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4.7 quake shakes Southern California, rattling nerves [Updated]

May 17, 2009 | 10:12 pm

Kjtpy4nc

A 4.7 earthquake struck southeast of Los Angeles International Airport this evening, causing significant shaking across Southern California.

The temblor hit about 8:40 p.m. 3 miles from the South Bay community of Lennox. A 3.1 aftershock occurred a few minutes later.

Kjtpt0nc The temblor started about 8.4 miles below the surface, according to the U.S. Geological Survey. Residents in the Lennox area said dishes fell off shelves, but there were no reports of serious damage.

It's unclear what fault the quake struck on. The Newport-Inglewood fault, which has produced several powerful temblors, runs through that general area.

An initial assessment by the Los Angeles Fire Department found "no major structural damage, no serious injuries," according to spokesman Brian Humphrey's Twitter feed. 

Kjtq10nc At the Los Angeles County Sheriff's Department's Lennox station, deputies said the shaking was brief but intense. "It was pretty strong but over in about 10 seconds," said Lt. Kent Wegener. "There are no [immediate] reports of damage. At this point, we are checking all the critical facilities and getting our ducks in a row." 

Los Angeles County fire officials also said they had not received damage reports in residential or industrial areas, including the coastal refineries.

KCAL-TV Channel 9 interviewed moviegoers at a shopping mall in Redondo Beach who said the quake shook the screen and caused some ceiling tiles to fall. But firefighters said there was no serious damage or injuries. KCAL also reported numerous burglar alarms going off and some people being cut by broken glass.

In Hawthorne, firefighters were called to Chadron Avenue, near Crenshaw Boulevard, where a light pole was damaged during the earthquake. One man also suffered a heart attack, but it was unclear whether that was connected to the quake. “Luckily, nothing major so far,” said Hawthorne Police Lt. Michael Ishii.

Some residents said they were having trouble with cellphone service, but it's unclear how widespread the problems are.

The earthquake was “a bit deep,” said U.S. Geological Survey seismologist Susan Hough – originating 8.4 miles below the surface. “That tends to make it less sharp – less of a jerky, abrupt motion,” Hough said. As a result, most of the region felt the quake as a rolling motion, though some closer to the center may have felt a jolt.

Lucy Jones, seismologist at the U.S. Geological Survey, said the earthquake appears to be consistent with a rupture on the Newport-Inglewood fault. She said the quake was too small to break the surface, so they can't definitively identify faults. Jones said this fault isn't typically thought to be capable of producing a large quake, like the San Andreas fault is known to do. But it was responsible for the 1933 Long Beach earthquake, which measured about 6.3 in magnitude. The Long Beach quake is about as big as seismologists expect from this fault, she said.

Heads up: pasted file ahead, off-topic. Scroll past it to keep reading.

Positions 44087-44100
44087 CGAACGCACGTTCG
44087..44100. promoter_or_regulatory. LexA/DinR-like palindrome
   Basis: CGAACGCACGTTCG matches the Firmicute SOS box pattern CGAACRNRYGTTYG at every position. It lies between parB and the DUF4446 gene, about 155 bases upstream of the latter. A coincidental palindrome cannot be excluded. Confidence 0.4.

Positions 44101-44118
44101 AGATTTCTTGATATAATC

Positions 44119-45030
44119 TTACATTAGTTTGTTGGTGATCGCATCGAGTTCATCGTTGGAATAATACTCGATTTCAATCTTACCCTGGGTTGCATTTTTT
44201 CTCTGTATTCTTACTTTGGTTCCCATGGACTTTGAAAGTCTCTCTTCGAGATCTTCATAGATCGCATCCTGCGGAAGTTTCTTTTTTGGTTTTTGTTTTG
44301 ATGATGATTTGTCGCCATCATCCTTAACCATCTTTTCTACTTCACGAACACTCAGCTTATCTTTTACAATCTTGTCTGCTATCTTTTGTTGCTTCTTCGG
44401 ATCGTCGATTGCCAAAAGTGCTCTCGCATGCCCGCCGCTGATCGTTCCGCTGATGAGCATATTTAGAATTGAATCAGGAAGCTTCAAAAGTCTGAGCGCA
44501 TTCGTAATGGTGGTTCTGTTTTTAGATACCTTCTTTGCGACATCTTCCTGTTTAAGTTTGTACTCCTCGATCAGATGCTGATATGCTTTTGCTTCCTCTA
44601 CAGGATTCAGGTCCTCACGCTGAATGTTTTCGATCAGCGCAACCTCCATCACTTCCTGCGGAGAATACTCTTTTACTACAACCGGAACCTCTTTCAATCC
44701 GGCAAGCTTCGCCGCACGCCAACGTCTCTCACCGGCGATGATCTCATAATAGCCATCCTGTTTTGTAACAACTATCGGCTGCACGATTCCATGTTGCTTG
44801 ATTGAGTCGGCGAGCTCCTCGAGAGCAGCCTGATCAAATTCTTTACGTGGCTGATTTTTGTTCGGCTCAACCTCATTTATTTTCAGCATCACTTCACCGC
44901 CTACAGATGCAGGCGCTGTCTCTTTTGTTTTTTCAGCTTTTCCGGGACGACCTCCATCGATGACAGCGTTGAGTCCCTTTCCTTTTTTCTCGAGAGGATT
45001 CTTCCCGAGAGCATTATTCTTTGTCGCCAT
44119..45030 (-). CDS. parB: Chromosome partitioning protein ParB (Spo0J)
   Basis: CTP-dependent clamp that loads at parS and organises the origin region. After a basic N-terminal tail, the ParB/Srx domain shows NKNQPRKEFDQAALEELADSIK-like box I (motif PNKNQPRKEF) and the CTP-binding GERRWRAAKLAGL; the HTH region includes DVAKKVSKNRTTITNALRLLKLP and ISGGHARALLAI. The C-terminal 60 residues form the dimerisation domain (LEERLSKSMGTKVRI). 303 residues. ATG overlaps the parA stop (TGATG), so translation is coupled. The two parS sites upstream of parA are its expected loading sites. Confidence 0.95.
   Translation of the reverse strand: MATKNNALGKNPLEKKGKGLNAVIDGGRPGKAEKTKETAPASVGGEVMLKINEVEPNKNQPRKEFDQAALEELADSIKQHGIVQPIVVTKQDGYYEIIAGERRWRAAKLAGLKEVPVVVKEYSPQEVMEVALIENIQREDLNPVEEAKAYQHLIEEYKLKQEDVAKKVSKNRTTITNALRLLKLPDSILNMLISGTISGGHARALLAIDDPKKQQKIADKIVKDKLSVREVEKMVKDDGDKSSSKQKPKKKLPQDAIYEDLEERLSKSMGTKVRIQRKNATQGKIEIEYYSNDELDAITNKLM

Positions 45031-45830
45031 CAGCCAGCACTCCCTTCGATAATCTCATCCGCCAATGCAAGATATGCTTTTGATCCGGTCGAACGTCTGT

"There have been numerous magnitude 3s on it over the years, a cluster of them in the 1980s," she said. "In general, it's an active area."

The quake was initially logged as a magnitude 5 by automatic sensors, but as more data came in, seismologists downgraded it to a magnitude 4.7. It also had an aftershock with a magnitude of 3.1 about six minutes later. So far, Jones said, 12,000 people have reported feeling the shaking, including some in San Diego. She was not surprised at the number of people reporting, as the quake shook a densely inhabited area.

Nothing about the quake or its aftershocks looked unusual, she said. "It’s a real garden-variety California earthquake so far."

What’s notable about it is location with respect to people.

She said the most similar earthquake to this one was a temblor that shook the Inglewood area in 1920. That was classified as a "minor damaging shock."

Updated at 10:30 p.m.: "County fire dispatchers reported no damage at area refineries although units had responded to numerous alarms triggered by the quake," said Los Angeles County Fire Inspector Frank Garrado. "We have had some alarm activations but the [fire units] have reported false alarms [there]."

Disneyland temporarily closed rides when the quake occurred, but no problems were reported.

Updated at 11:05 p.m.: Plate-glass windows shattered at two businesses on South Street in Long Beach. The Daily Breeze posted photos showing bottles of wine and other grocery items scattered on the floor of an Albertson's store in Redondo Beach.

Updated at 11:35 p.m.: According to City News Service, the Chevron refinery in El Segundo had a "burnoff,'' in which excess refinery gases were burned. Police said burnoffs are standard procedure after an earthquake.

-- Shelby Grad, Scott Gold, Andrew Blankstein, Jean Merl and Rong-Gong Lin II

Photos: Employees of a Starbucks at Hawthorne and Artesia Boulevards in Torrance clean up glass that fell from a window above, reportedly injuring one person who was taken to a nearby hospital. Credit: Jay L. Clendenin / Los Angeles Times

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